Spring is coming, so that means that my birthday has just passed. This month’s front cover photo is of me in my birthday suit. My two brothers are also having fun playing with the water bottles. I don’t remember much about me playing in the water but I do remember how much my sons loved to have a bath and splash around. They even threw hockey pucks into the toilet to get a splash, which caused a bit of distress till we learned to check first, before flushing.
When I asked my Mom about this picture of me, it took her a long time to think about it, for it was taken forty-eight years ago. Finally, she said … “It was taken in Michigan in our basement, down in the furnace room. We had no bathtub upstairs, as Clarence preferred a shower.” Mom insisted we have a bathtub so he found an old concrete wash basin from a restaurant renovation and installed it downstairs. She used the tub lots to bath the dogs, do laundry and once a week us kids got to splash around in it.
Growing up in the wilderness, we had a cold lake to plunge into on hot summer days. We discovered a few mud holes that were warmer and a girl friend had me put my face in and I learned to float, then to kick real hard till I got to the other side. I liked the water and when I moved into Terrace, swimming lessons were available at the Lakelse Hotsprings. Once a week I caught a school bus for the half-hour ride out, and with time, I got good at swimming. I remember a few teachers berating me for not being able to swim in a straight line. With time I figured out how to lift my head out of the water to check the direction and then put it back down to blowout my air. Then they invented goggles and that became part of my regular swimming gear and the chlorine didn’t burn my eyes.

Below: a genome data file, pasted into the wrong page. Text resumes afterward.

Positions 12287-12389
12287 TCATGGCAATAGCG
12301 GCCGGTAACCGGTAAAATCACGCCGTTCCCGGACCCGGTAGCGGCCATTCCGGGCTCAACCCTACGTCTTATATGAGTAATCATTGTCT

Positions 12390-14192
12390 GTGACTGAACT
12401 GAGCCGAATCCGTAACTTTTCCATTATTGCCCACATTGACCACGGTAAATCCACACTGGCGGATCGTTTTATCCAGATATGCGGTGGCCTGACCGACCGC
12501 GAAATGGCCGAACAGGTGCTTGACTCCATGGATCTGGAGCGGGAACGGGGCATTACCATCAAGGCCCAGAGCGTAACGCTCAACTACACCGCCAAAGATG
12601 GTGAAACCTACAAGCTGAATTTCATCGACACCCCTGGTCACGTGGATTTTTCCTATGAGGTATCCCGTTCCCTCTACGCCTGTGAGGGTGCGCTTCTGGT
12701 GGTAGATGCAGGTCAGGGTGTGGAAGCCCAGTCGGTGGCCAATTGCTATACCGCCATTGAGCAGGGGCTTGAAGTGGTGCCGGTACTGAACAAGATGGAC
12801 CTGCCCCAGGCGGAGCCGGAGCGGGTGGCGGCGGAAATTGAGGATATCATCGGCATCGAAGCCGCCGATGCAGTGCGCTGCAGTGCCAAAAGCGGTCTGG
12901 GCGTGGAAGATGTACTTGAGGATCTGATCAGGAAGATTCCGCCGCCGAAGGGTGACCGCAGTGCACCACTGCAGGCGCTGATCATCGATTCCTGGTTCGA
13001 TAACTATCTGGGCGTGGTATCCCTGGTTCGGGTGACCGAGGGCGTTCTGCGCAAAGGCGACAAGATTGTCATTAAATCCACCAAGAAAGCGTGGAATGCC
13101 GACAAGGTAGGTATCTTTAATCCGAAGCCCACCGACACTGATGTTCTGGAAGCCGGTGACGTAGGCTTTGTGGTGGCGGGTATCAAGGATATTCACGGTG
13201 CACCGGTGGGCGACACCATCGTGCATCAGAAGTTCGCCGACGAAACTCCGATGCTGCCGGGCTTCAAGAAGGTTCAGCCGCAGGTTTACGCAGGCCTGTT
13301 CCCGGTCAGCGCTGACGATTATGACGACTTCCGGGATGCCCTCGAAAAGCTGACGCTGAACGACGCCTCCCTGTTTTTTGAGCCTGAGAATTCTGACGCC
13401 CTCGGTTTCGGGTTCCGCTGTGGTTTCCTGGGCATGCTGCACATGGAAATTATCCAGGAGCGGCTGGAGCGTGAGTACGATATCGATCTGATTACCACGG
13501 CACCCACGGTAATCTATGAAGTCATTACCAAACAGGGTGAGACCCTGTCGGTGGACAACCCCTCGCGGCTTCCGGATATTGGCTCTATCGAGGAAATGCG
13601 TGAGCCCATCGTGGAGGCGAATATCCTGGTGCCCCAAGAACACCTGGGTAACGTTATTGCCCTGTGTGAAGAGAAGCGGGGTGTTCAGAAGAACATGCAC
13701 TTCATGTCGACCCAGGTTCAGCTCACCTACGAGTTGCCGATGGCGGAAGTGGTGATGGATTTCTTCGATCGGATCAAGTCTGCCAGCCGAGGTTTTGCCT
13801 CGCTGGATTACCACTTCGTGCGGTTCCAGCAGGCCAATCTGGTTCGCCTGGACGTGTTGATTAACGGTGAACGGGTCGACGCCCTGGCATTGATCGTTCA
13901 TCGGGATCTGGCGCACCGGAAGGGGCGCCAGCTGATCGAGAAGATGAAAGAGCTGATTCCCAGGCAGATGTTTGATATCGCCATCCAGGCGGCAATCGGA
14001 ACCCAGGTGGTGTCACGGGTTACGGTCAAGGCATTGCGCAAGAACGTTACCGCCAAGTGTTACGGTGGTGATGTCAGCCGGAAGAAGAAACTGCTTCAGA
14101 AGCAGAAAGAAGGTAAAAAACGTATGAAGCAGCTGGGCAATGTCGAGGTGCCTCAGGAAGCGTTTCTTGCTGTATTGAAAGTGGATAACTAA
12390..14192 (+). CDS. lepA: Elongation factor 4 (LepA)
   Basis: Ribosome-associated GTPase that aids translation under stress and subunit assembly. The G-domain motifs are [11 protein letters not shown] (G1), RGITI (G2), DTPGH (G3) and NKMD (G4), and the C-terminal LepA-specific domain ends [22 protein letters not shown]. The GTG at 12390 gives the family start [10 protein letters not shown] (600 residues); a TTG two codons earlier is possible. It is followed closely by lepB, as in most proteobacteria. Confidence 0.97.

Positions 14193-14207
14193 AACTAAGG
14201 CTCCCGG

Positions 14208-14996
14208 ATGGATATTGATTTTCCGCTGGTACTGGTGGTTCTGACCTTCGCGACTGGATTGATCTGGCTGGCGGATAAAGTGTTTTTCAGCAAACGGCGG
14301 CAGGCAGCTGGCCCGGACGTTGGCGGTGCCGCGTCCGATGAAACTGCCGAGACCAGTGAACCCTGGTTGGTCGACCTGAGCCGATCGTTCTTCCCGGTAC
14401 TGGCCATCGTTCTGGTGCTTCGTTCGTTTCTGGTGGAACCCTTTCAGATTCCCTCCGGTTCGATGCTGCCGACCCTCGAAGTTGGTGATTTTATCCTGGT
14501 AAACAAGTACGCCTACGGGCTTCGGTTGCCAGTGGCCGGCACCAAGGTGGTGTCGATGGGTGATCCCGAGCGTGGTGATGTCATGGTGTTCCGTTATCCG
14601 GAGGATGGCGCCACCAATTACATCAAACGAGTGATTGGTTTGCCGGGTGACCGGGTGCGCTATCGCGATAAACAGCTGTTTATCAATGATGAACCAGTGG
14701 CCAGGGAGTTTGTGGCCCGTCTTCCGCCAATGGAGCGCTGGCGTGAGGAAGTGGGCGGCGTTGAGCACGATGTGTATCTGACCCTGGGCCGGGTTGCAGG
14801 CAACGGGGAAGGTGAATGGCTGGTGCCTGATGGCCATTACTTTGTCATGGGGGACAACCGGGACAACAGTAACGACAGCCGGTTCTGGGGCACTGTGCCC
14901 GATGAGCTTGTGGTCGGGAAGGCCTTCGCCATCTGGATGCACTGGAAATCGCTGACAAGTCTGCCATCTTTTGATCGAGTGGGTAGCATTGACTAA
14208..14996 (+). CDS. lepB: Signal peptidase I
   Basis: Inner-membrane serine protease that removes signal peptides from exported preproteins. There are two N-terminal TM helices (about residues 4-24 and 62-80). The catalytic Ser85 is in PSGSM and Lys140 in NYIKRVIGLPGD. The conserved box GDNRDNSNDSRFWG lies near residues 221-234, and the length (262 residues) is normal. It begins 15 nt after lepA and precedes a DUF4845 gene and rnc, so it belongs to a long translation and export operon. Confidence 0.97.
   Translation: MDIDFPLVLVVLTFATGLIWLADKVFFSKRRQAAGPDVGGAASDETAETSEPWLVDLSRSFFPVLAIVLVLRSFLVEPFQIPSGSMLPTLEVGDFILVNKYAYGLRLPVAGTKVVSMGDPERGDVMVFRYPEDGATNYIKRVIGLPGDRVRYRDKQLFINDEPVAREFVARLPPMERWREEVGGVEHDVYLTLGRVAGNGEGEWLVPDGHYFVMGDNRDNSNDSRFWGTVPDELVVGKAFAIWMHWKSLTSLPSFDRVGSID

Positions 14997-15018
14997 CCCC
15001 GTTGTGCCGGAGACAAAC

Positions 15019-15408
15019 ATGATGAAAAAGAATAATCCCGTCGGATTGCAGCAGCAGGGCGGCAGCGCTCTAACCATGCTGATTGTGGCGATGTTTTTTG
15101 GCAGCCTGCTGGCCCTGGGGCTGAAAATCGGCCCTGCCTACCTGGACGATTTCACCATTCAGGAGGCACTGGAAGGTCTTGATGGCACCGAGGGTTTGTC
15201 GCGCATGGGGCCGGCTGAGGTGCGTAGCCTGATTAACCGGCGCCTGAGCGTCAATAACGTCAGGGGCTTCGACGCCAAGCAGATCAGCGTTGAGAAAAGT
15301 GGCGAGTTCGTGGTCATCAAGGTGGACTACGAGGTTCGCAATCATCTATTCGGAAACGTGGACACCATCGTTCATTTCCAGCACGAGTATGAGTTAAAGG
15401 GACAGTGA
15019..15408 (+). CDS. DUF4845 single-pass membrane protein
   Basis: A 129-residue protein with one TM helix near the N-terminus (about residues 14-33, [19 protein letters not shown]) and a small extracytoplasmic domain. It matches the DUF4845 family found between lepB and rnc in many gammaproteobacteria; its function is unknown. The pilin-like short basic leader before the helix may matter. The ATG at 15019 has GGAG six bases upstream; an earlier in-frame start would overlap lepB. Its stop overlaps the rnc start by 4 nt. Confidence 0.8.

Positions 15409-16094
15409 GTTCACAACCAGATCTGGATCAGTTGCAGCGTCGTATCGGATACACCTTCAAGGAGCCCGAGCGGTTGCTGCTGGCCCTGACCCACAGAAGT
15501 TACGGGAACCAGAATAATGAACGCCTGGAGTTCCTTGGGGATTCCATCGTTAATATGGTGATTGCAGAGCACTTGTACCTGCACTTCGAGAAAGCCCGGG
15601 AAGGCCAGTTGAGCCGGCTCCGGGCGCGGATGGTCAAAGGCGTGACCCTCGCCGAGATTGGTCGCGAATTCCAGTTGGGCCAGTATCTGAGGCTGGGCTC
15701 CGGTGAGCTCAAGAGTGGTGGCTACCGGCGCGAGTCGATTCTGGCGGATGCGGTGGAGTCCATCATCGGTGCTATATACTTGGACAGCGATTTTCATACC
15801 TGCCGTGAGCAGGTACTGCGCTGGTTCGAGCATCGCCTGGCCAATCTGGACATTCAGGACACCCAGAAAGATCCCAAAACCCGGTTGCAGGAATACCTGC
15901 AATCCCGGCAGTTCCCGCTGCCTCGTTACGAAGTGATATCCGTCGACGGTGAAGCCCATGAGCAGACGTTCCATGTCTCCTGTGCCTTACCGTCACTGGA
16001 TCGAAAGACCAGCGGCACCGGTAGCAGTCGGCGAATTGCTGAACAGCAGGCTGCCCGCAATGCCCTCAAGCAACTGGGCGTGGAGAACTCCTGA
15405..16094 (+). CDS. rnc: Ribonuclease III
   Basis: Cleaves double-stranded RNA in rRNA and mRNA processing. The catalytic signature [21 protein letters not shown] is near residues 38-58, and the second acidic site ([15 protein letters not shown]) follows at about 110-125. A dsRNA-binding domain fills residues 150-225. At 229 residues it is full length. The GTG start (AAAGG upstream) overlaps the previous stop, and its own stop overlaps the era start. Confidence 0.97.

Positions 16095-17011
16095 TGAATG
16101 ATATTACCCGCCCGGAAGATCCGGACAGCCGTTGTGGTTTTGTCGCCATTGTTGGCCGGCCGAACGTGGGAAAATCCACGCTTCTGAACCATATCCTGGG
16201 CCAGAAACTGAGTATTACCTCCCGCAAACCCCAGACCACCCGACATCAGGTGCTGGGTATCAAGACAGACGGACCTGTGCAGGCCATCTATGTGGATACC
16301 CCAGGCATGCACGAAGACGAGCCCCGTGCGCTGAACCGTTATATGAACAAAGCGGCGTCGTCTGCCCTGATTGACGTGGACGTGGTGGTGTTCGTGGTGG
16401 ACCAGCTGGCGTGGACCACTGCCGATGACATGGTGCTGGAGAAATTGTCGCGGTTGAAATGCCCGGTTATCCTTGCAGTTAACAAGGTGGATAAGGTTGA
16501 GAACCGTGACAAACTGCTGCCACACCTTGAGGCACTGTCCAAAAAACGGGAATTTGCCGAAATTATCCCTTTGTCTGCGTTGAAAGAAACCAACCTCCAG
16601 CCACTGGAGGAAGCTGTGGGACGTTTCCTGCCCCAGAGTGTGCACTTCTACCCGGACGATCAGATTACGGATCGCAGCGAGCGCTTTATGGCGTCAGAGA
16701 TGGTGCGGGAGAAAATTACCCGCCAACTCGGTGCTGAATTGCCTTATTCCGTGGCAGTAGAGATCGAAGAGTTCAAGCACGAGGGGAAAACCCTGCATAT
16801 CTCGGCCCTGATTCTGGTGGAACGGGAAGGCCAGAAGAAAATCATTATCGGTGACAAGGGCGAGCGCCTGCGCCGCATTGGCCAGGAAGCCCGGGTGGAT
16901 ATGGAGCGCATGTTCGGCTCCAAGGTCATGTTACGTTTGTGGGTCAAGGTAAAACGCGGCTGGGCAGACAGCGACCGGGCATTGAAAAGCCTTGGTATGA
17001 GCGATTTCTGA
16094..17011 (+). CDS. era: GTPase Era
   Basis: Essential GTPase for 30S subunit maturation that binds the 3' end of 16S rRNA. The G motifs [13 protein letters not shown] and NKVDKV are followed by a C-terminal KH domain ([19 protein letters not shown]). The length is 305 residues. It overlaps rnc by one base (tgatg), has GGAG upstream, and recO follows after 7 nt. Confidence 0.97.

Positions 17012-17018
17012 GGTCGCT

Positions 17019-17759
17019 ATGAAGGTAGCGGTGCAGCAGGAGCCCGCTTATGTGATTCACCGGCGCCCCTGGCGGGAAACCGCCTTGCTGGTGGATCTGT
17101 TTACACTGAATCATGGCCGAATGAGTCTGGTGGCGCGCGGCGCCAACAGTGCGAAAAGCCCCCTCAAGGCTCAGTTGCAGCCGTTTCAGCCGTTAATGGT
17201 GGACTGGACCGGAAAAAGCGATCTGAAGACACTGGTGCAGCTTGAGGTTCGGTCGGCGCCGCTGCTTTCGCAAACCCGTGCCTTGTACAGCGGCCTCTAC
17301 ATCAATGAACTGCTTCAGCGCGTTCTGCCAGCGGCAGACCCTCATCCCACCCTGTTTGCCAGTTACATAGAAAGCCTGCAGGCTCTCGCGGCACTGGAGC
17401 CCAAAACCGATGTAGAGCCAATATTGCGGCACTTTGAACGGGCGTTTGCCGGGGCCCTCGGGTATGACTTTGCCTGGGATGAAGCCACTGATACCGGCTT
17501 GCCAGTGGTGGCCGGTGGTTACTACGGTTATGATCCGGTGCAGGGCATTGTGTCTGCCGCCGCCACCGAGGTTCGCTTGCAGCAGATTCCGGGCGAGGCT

When I was twenty or so, our town, Terrace, raised money and with help of the government, built a swimming pool. When I heard they were looking for instructors and lifeguards I became involved in the training and the pretrials that were offered. Within six months I was qualified, though barely, according to today’s standards. But I was thrilled with my part time job that paid $4.30 per hour. Over time they offered more trainings, and courses and I took them all. I loved teaching kids how to swim, then adults, then the Scaredy Cats Club and throughout it all I became a better swimmer.
I was a good instructor because I was such a terrible swimmer. I had learned late in life how to swim, so it was easy for me to be empathetic when the adults spoke of their fears, and I developed tools and techniques to get each one through. I loved instructing and when we became part of CUPE, the union got good wages for us. With time the chlorine eventually burned out my system and I retired to get into something I really wanted to do – holistic health promotion. I feel it is vitally important to be knowledgable, so that we can make informed choices. Today the options have become so broad that I find most people find it overwhelming. They ask, “Where do I start?” I say, “With the way you eat and treat yourself-it is all a reflection.” We are what we eat, and now more than ever we had better know how and where things are grown. Food has become big business. Processing, for the sake of convenience and profit, provides us with foods that have very little nutritional value. As a nation we are paying the price with our health.